Tuesday, November 02, 2010


I listened to a guy talking to another guy today.  He was sufficiently loud for me to hear most of what he said.  The other guy pretty much nodded and said uh huh.

The guy announced that he called himself Chef So and So, so as to differentiate himself from people that cooked that had not bothered to go to culinary school.  He went on and on about his restaurants (note that plural) until I quit paying attention.

I’ve written before about labels, I think they’re a bad idea – they get in the way of people actually talking.

Titles aren’t a good idea either.  I am an “Attorney at Law.”  It says so on my business card; and, I have a license and all that.  I have never referred to myself as such.  Not even as an Attorney.  If asked, and forced to answer, I tell people I’m a lawyer.

Maybe I’m being a reverse snob; but, I’m thinking you ought to demonstrate your abilities, not announce what you think they are by labeling yourself.

I’ve always hated when a receptionist or nurse says “Doctor will see you now.”  Not Doctor Smith.  Not the doctor.  No, he or she is so important the title itself says it all.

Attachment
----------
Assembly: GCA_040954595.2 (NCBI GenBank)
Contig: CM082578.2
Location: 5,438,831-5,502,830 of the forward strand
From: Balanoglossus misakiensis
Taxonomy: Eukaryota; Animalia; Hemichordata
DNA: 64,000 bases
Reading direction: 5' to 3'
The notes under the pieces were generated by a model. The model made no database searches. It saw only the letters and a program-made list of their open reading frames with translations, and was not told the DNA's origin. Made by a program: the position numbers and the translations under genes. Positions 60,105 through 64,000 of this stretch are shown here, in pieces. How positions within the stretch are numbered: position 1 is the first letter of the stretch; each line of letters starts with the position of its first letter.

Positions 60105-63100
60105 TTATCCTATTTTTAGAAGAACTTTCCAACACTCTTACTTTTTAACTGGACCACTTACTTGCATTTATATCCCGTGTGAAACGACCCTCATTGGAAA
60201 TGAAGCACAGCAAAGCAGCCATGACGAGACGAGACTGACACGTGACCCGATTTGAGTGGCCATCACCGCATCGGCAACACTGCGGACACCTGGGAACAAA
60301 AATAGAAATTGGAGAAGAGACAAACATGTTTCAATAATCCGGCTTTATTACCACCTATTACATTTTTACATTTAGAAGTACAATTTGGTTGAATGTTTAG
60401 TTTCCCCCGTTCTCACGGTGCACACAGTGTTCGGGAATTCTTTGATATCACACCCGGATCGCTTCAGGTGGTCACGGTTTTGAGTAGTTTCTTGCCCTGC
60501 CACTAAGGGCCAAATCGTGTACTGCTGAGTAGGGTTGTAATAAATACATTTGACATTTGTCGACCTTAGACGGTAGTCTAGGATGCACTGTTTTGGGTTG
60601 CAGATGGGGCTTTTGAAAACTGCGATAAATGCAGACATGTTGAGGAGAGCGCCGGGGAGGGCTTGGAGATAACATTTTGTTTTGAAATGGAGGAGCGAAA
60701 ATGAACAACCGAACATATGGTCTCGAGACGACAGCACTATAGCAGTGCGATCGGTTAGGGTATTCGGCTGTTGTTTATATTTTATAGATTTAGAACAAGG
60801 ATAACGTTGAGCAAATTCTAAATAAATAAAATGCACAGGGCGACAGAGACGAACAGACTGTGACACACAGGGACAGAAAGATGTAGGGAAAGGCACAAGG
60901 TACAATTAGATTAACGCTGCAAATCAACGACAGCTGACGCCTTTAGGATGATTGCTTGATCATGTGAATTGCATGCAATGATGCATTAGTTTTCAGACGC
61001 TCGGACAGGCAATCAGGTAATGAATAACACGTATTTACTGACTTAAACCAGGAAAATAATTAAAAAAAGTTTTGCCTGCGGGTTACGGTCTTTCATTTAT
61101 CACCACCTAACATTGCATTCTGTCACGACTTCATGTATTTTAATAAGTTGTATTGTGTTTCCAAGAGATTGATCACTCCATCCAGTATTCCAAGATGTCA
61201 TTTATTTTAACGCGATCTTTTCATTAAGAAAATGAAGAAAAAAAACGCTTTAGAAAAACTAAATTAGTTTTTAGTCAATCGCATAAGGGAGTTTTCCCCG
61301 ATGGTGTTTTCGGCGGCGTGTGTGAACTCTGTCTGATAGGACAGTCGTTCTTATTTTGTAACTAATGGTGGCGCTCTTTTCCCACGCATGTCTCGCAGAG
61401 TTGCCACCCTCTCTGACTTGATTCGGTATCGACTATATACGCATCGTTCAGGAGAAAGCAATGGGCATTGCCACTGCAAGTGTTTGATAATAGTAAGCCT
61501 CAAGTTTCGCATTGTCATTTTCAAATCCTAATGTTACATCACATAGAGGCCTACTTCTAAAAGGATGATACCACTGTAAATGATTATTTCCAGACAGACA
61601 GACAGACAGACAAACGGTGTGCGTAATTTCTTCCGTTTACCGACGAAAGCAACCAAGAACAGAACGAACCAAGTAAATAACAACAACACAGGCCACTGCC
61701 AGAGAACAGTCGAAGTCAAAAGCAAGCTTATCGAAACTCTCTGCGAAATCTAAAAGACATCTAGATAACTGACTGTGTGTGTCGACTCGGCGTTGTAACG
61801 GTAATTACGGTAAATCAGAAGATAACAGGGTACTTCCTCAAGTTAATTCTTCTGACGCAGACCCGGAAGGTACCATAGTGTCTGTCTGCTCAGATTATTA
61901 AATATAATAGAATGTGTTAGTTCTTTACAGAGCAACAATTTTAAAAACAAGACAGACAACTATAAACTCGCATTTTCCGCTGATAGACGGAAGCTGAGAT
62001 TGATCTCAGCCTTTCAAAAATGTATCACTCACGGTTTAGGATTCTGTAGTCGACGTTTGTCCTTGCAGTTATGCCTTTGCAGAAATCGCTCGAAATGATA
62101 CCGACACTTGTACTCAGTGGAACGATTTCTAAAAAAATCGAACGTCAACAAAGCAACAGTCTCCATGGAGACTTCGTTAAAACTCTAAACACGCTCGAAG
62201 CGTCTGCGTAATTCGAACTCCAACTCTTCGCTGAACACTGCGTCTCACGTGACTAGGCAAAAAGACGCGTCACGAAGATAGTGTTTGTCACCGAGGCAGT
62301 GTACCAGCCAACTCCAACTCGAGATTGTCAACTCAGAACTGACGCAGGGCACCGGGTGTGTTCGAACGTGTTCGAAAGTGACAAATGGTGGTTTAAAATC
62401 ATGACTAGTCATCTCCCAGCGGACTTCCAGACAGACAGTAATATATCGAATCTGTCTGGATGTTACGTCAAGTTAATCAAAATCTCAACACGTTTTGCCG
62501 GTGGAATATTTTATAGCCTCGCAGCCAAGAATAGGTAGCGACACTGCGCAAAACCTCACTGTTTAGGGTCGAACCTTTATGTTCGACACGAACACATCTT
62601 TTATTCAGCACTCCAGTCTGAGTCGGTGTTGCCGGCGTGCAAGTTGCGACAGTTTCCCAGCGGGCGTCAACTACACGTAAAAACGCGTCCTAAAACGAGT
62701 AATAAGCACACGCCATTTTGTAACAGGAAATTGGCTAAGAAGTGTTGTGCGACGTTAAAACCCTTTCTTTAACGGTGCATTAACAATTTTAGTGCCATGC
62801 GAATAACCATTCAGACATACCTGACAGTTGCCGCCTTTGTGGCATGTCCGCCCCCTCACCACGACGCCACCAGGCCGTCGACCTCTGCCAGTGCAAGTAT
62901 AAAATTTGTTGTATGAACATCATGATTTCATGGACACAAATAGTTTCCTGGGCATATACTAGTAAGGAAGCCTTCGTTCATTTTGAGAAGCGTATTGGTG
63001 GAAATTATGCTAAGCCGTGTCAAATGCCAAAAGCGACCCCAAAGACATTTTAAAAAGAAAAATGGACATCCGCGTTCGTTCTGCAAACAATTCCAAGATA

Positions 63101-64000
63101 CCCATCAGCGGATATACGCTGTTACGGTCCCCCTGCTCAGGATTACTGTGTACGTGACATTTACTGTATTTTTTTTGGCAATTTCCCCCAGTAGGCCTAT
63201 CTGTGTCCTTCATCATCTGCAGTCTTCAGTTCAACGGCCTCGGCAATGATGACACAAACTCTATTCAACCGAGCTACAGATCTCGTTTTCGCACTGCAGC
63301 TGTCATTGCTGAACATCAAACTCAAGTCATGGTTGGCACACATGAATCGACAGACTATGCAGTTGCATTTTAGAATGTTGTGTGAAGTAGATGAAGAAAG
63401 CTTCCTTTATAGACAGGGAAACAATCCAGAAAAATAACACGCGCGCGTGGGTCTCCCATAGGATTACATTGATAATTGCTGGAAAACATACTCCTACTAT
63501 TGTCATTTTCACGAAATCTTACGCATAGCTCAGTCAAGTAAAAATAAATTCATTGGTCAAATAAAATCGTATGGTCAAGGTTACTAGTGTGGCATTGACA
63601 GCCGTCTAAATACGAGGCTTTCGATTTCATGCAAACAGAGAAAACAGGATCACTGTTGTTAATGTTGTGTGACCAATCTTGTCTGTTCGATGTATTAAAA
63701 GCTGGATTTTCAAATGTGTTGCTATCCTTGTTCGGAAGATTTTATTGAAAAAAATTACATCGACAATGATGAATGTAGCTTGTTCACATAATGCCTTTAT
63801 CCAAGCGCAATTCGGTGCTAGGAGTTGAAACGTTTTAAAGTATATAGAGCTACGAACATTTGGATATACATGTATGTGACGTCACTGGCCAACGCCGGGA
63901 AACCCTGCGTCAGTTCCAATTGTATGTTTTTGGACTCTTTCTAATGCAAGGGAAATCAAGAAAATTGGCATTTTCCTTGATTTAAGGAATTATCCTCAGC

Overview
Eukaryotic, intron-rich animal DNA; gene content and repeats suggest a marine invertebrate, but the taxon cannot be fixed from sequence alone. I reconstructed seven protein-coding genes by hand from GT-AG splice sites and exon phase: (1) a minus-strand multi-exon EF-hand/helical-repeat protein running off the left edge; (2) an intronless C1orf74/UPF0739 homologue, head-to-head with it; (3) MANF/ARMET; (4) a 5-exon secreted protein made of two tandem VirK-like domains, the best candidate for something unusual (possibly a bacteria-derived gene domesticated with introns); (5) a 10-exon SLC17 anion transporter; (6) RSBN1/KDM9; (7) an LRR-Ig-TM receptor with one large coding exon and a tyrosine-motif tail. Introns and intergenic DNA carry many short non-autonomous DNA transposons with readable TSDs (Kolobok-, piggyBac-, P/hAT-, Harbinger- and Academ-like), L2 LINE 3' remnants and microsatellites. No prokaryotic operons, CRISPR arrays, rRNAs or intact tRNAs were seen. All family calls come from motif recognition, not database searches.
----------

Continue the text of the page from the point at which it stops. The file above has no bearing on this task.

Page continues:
Of course you've heard "Chef has prepared a wonderful special tasting menu for guests tonight" or something of the sort.

An inside insight:  Not all Attorneys at Law are all that good at being lawyers.  Some people with an M.D. got C’s.  Professor (or in an academic setting Full) Professor Jones may well not live up to the hype of the title.  I've had some pretty poor, pretty expensive food from a Chef or three.  

People that insist on titles are compensating.  Keep it in mind when you are judging them.


Anonymous said...

I have a friend with an advanced degree who works for a telecommunication company setting up their tower/satellite links. When he meets people for the first time and they ask what he does for a living, he always says the same thing: "I'm a janitor."

How they treat him after that is how he decides if they're worth his time.

Big Mark 243 said...

That is a cool way of introducing yourself, Thomas. And Dave you are so right. Titles are given meaning to something we imagine a person to be, not their substance.

Have Myelin? said...

I'm a janitor! =) =) =)

Dave said...

Hey HM, thanks for stopping by.